Norwegian developer Jon Lech Johansen has issued a patch for Google's Video Viewer - and taken a sideswipe at the press for sensationalizing the event.
On Monday Google released its Video Viewer, a browser plugin that's a modified version of the open source software VLC. The software only permitted videos hosted on the video.google.com domain to be played. Johansen's small patch fixes this.
The code doesn't circumvent any rights management software, which is Johansen's hallmark. He decrypted the DECSS scheme used to prevent DVD copying, earning him the nickname DVD Jon, and he has also created a number of patches for the DRM locks that Apple uses in its iTunes Music Store and its Airport wireless streaming software. In March, he unveiled software he'd co-written that allows users to purchase music from Apple's music service without using iTunes, in a form unencumbered by DRM.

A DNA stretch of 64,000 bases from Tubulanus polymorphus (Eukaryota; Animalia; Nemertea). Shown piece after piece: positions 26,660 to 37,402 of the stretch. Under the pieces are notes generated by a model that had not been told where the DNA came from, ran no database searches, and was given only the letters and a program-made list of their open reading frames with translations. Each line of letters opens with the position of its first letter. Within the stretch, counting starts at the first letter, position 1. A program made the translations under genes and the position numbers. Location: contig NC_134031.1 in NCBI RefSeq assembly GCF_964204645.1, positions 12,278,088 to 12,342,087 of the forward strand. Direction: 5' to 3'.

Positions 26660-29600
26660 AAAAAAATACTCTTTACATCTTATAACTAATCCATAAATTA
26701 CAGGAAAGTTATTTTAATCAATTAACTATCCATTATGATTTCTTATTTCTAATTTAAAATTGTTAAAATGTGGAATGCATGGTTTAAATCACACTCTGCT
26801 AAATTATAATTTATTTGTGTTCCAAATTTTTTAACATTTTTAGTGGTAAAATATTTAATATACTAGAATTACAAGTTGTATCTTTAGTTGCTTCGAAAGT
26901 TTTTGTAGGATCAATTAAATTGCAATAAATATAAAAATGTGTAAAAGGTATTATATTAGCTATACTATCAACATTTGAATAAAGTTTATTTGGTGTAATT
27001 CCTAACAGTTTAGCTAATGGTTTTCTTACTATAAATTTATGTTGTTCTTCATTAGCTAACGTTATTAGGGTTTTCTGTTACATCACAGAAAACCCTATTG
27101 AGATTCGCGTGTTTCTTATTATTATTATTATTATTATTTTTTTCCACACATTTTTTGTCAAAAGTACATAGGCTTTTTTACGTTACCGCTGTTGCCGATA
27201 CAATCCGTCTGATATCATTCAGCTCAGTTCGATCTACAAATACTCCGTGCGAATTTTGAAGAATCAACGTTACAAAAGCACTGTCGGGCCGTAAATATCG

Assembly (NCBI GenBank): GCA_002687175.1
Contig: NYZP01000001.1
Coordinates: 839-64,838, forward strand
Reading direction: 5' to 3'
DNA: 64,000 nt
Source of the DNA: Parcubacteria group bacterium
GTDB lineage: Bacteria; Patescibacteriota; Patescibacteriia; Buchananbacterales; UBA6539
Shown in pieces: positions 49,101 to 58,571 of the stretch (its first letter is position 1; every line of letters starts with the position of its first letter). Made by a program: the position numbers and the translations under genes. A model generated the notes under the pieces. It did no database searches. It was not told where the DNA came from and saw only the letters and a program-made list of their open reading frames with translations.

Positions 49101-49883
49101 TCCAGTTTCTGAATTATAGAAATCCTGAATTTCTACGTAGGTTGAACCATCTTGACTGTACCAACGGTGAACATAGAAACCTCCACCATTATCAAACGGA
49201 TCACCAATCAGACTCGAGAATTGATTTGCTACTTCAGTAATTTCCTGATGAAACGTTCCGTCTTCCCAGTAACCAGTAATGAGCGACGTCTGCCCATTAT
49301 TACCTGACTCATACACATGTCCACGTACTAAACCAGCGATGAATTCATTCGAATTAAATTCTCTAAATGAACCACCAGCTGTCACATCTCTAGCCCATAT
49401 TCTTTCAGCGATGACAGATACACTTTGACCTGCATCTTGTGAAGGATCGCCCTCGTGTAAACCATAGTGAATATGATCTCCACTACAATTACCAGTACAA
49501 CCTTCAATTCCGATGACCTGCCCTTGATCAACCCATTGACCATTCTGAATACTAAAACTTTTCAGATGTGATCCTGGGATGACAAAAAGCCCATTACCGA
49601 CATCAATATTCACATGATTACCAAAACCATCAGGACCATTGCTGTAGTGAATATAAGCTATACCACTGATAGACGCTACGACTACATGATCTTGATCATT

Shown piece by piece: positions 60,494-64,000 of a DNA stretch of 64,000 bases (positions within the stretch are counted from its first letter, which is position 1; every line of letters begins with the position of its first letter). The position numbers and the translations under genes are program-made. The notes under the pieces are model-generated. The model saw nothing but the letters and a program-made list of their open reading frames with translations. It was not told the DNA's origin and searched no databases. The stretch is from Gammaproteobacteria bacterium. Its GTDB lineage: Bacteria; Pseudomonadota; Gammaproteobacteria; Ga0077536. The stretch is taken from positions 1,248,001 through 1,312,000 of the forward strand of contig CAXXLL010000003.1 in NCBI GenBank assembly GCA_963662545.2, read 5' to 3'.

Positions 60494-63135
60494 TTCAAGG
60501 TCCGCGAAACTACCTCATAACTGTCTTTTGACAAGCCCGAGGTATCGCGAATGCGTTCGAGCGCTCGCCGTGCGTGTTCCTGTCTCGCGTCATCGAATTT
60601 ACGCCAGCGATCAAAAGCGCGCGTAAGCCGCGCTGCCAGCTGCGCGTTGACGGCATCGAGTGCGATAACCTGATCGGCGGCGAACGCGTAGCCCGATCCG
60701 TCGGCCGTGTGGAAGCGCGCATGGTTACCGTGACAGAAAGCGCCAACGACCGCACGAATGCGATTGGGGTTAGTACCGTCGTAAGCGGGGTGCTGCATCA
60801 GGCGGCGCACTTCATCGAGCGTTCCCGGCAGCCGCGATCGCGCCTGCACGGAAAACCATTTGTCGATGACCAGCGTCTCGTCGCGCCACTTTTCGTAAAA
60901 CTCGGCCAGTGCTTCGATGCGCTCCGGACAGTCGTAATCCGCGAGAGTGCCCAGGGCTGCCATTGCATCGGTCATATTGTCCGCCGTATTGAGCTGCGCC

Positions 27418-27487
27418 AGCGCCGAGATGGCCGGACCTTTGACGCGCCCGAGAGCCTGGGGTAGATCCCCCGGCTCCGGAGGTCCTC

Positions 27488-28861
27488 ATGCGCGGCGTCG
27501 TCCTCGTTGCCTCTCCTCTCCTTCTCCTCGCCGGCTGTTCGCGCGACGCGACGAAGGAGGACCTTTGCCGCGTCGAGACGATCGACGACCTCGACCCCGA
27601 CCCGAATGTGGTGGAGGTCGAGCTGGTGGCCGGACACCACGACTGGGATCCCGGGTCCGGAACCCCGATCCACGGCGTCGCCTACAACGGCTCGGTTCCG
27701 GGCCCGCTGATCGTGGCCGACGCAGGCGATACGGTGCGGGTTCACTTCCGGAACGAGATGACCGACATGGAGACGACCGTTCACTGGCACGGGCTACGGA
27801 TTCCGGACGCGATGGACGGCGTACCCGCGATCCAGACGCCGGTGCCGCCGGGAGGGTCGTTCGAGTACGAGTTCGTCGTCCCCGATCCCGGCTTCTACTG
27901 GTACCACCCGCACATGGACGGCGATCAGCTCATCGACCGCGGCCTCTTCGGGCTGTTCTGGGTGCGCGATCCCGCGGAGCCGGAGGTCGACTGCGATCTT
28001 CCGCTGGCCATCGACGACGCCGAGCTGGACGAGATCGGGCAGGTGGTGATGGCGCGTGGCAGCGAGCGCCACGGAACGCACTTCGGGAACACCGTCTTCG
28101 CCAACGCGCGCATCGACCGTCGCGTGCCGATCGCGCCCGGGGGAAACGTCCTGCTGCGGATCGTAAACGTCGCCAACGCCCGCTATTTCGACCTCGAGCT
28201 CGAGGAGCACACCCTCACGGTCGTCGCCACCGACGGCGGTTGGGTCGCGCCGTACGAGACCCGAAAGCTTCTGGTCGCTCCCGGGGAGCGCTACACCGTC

After posting the patch, Johansen ticked off the press for blowing the story out of proportion.
"Journalists never cease to amaze me with their ability to blow things out of proportion," he wrote on his home page.
But Google didn't help, issuing an official, sky-is-falling scare for reporters.
"It could result in security vulnerabilities on their computer and may disrupt their computer's ability to access Google Video," warned Google PR Nate Tyler.
Hardly surprisingly, with encouragement like that, the story grew legs and ran. ®
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